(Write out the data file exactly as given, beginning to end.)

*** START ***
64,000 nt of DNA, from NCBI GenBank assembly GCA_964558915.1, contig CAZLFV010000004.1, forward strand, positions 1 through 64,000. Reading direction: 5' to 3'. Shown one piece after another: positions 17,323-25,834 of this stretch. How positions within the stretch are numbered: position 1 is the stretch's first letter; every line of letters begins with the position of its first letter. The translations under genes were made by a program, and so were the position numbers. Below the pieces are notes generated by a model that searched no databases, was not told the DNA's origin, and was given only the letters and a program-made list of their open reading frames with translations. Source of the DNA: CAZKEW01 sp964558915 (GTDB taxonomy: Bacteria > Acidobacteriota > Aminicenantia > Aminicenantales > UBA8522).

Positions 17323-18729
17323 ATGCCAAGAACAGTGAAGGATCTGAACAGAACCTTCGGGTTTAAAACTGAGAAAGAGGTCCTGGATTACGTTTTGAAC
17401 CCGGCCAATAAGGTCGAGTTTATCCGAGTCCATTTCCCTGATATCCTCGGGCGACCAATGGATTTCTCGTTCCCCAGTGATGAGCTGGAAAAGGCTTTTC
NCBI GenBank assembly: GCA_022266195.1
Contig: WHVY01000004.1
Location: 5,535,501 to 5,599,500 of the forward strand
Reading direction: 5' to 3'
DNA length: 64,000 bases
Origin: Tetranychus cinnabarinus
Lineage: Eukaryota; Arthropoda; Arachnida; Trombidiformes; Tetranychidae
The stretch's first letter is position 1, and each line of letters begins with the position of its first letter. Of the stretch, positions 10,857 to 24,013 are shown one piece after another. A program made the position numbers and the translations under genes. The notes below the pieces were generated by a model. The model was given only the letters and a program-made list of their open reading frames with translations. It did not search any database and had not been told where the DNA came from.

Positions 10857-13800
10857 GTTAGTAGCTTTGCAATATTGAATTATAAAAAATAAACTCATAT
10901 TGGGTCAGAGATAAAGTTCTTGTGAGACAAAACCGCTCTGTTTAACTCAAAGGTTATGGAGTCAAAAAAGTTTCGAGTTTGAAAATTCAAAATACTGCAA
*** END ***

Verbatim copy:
64,000 nt of DNA, from NCBI GenBank assembly GCA_964558915.1, contig CAZLFV010000004.1, forward strand, positions 1 through 64,000. Reading direction: 5' to 3'. Shown one piece after another: positions 17,323-25,834 of this stretch. How positions within the stretch are numbered: position 1 is the stretch's first letter; every line of letters begins with the position of its first letter. The translations under genes were made by a program, and so were the position numbers. Below the pieces are notes generated by a model that searched no databases, was not told the DNA's origin, and was given only the letters and a program-made list of their open reading frames with translations. Source of the DNA: CAZKEW01 sp964558915 (GTDB taxonomy: Bacteria > Acidobacteriota > Aminicenantia > Aminicenantales > UBA8522).

Positions 17323-18729
17323 ATGCCAAGAACAGTGAAGGATCTGAACAGAACCTTCGGGTTTAAAACTGAGAAAGAGGTCCTGGATTACGTTTTGAAC
17401 CCGGCCAATAAGGTCGAGTTTATCCGAGTCCATTTCCCTGATATCCTCGGGCGACCAATGGATTTCTCGTTCCCCAGTGATGAGCTGGAAAAGGCTTTTC
NCBI GenBank assembly: GCA_022266195.1
Contig: WHVY01000004.1
Location: 5,535,501 to 5,599,500 of the forward strand
Reading direction: 5' to 3'
DNA length: 64,000 bases
Origin: Tetranychus cinnabarinus
Lineage: Eukaryota; Arthropoda; Arachnida; Trombidiformes; Tetranychidae
The stretch's first letter is position 1, and each line of letters begins with the position of its first letter. Of the stretch, positions 10,857 to 24,013 are shown one piece after another. A program made the position numbers and the translations under genes. The notes below the pieces were generated by a model. The model was given only the letters and a program-made list of their open reading frames with translations. It did not search any database and had not been told where the DNA came from.

Positions 10857-13800
10857 GTTAGTAGCTTTGCAATATTGAATTATAAAAAATAAACTCATAT
10901 TGGGTCAGAGATAAAGTTCTTGTGAGACAAAACCGCTCTGTTTAACTCAAAGGTTATGGAGTCAAAAAAGTTTCGAGTTTGAAAATTCAAAATACTGCAA